Chinese Red Beans & Rice

Perfect protein for vegetarians, especially if you use brown rice! Most cultures have a version of beans and rice – I’m not sure this recipe is really Chinese, but it works and it’s popular with kids. Try to find the tiny red adzuki beans, or substitute mung beans or another small colorful variety – black beans will also work well. This is also a good recipe for leftover rice and beans, if you tend to cook beans and have them on hand, in which case it’s super quick. Add a green vegetable and you have a meal in approximately 30 m.


  • 2 c cooked beans (see note)
  • 1 c rice
  • 2 T oil
  • 1 scallion, chopped
  • 1 tsp fresh ginger root, minced
  • salt, to taste
  • freshly ground white (or black) pepper to taste
  • 1 T light soy sauce


  1. Wash, soak, and begin to cook the rice according to the Basic Steamed Rice recipe.
  2. When the water level reaches the top of the rice, heat a wok over medium high heat, then add the oil until it shimmers.
  3. Explode the scallion and ginger just until fragrant, then add the cooked beans and stirfry until coated with oil.
  4. Season with salt, pepper, and soy sauce, and cook 1-2 m, until beans are heated through.
  5. Gently mix the beans into the rice, then allow the rice to finish cooking.


I have only recently mastered the art of cooking beans – up until a few months ago, I always preferred the texture and flavor of  canned ones. I recently discovered – with apologies to Kungfu Panda – that there really is a secret ingredient: patience! Now I usually cook the beans while making some other meal or when I know I’ll be home for a while, and that way I have a container of cooked beans handy for all sorts of last minute meals.

  1. Sort 1 c. dried beans (they sometimes have little rocks in with them!), then rinse them well and add 4 c of cool water. Allow the beans to soak at room temperature for 24-36 h, changing the water every 12 h.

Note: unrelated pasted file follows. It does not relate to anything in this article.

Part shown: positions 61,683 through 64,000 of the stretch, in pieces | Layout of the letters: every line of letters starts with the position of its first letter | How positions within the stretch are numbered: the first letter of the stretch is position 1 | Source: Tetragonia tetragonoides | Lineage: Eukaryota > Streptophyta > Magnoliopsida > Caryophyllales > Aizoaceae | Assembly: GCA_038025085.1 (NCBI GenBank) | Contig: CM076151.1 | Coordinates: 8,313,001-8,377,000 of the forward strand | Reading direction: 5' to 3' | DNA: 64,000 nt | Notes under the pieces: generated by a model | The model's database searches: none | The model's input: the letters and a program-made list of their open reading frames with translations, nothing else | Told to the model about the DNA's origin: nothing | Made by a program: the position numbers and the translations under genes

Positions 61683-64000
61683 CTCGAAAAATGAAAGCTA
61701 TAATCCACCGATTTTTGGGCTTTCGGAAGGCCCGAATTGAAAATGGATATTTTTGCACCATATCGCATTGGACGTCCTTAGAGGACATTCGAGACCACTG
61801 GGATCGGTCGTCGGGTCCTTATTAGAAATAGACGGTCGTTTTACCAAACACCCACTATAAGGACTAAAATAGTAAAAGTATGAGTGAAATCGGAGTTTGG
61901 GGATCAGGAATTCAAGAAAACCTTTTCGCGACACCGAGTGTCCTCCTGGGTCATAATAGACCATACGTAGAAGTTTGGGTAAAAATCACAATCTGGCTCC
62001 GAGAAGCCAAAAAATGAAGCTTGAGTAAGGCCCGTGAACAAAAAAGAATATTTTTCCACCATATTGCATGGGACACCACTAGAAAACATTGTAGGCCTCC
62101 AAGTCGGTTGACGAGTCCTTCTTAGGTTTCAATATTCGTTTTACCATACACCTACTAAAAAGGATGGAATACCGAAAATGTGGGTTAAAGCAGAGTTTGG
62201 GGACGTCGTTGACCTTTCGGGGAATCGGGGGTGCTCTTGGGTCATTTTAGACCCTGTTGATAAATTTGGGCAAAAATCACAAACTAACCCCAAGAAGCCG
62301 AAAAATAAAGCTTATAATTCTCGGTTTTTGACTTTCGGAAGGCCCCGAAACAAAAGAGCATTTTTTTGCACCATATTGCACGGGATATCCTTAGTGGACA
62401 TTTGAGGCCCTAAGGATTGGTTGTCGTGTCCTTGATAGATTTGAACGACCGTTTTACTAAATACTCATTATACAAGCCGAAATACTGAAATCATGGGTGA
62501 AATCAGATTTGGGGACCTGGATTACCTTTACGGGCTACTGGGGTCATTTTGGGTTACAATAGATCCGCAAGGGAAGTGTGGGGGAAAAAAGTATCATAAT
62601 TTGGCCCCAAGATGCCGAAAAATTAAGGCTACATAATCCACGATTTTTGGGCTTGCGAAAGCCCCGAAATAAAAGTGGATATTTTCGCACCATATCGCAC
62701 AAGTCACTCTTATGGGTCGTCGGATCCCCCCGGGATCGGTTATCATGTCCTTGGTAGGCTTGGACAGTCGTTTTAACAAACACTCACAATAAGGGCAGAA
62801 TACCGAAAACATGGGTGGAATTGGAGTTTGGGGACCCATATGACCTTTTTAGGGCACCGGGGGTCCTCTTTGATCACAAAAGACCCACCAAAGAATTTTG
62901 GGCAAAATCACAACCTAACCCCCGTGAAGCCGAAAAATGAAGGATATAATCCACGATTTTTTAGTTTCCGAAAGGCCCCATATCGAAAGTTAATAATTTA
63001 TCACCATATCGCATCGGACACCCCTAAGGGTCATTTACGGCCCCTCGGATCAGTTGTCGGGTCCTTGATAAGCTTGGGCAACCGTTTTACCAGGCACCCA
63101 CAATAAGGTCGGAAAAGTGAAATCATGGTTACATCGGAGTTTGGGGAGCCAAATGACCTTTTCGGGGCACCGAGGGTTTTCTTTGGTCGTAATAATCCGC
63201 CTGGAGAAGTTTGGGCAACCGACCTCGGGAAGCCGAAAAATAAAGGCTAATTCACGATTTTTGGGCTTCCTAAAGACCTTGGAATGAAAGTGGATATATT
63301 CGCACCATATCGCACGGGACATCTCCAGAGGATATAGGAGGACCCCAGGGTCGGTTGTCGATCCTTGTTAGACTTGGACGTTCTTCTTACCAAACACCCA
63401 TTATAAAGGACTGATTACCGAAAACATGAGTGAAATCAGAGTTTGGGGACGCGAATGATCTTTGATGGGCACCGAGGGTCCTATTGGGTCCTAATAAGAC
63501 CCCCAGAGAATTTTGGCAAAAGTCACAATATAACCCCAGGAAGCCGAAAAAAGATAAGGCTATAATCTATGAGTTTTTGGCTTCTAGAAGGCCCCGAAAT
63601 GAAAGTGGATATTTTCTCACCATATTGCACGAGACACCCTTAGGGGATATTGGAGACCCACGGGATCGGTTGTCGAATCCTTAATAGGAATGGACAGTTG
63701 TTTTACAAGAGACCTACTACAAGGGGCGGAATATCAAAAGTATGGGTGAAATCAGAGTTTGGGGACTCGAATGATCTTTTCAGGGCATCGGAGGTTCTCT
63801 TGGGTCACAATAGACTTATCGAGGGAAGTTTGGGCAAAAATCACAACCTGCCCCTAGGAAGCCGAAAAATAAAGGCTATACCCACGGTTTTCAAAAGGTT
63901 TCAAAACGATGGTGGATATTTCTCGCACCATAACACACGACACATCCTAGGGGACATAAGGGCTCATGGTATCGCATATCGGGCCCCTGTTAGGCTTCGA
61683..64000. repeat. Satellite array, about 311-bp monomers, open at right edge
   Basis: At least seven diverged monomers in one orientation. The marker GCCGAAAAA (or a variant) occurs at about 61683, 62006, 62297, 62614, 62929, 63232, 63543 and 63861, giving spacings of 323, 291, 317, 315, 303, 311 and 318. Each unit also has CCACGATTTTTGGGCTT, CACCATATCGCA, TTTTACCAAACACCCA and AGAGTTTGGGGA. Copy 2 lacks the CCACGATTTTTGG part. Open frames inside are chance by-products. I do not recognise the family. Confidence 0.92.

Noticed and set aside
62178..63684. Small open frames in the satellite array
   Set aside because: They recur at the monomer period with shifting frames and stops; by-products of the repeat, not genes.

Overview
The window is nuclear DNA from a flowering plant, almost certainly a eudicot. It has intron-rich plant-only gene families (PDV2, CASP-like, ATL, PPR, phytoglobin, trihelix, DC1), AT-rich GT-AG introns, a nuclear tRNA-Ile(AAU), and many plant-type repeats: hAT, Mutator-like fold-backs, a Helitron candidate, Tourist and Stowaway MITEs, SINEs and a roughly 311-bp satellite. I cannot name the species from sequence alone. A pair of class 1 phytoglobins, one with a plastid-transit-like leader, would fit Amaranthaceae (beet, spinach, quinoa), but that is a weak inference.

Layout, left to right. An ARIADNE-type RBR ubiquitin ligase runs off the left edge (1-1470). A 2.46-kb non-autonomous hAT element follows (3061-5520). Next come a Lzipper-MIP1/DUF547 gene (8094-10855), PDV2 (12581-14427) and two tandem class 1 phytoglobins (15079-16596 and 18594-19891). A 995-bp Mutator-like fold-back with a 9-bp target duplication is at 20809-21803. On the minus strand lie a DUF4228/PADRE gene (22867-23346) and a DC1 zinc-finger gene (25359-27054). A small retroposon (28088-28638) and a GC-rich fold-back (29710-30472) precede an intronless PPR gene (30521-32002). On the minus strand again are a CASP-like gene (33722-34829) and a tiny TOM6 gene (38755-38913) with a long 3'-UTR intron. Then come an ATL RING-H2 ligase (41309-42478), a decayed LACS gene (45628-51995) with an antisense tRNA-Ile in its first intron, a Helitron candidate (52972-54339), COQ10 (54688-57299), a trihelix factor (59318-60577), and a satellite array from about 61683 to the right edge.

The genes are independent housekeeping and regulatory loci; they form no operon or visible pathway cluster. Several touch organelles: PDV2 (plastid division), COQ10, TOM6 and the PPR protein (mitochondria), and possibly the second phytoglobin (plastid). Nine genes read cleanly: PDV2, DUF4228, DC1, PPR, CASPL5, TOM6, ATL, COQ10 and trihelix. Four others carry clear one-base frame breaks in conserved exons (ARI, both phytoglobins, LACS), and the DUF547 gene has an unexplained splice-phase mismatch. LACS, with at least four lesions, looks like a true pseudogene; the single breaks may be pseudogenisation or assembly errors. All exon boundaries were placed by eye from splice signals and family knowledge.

2. Drain the beans, place in a pot, add 4 c cold water, then bring to a boil.
  3. Immediately reduce to a simmer – a rapid boil will split the skins, cover loosely, and cook until soft and creamy all the way through. Undercooked beans will be grainy and have a whiter center. Do not add salt as it can toughen the skins and make cooking time even longer. Cooking time will vary greatly, from 1 – 2 h, sometimes more, depending on how long you soaked the beans, how old/dry they are, the hardness of your water, the phase of the moon….
  4. When your beans are done, remove them from the heat and allow them to come to room temperature in their cooking liquid. you can speed this process up by putting the pot into a larger pot or sink with ice water in it.
  5. Store in the refrigerator in their liquid, draining and rinsing only the amount you need for a recipe.

2 Responses

  1. […] with, the bag of frozen mixed veggies you always use (don’t lie). I got my inspiration from Tangstein’s Blog: Healthy Chinese Home Cooking, but I prefer to use black beans instead of red (because black beans already show up in a lot of […]

  2. All that you do, except you can put in a slow cooker or oven bake . At this point you can flavour then also . Have done this for fourty plus years

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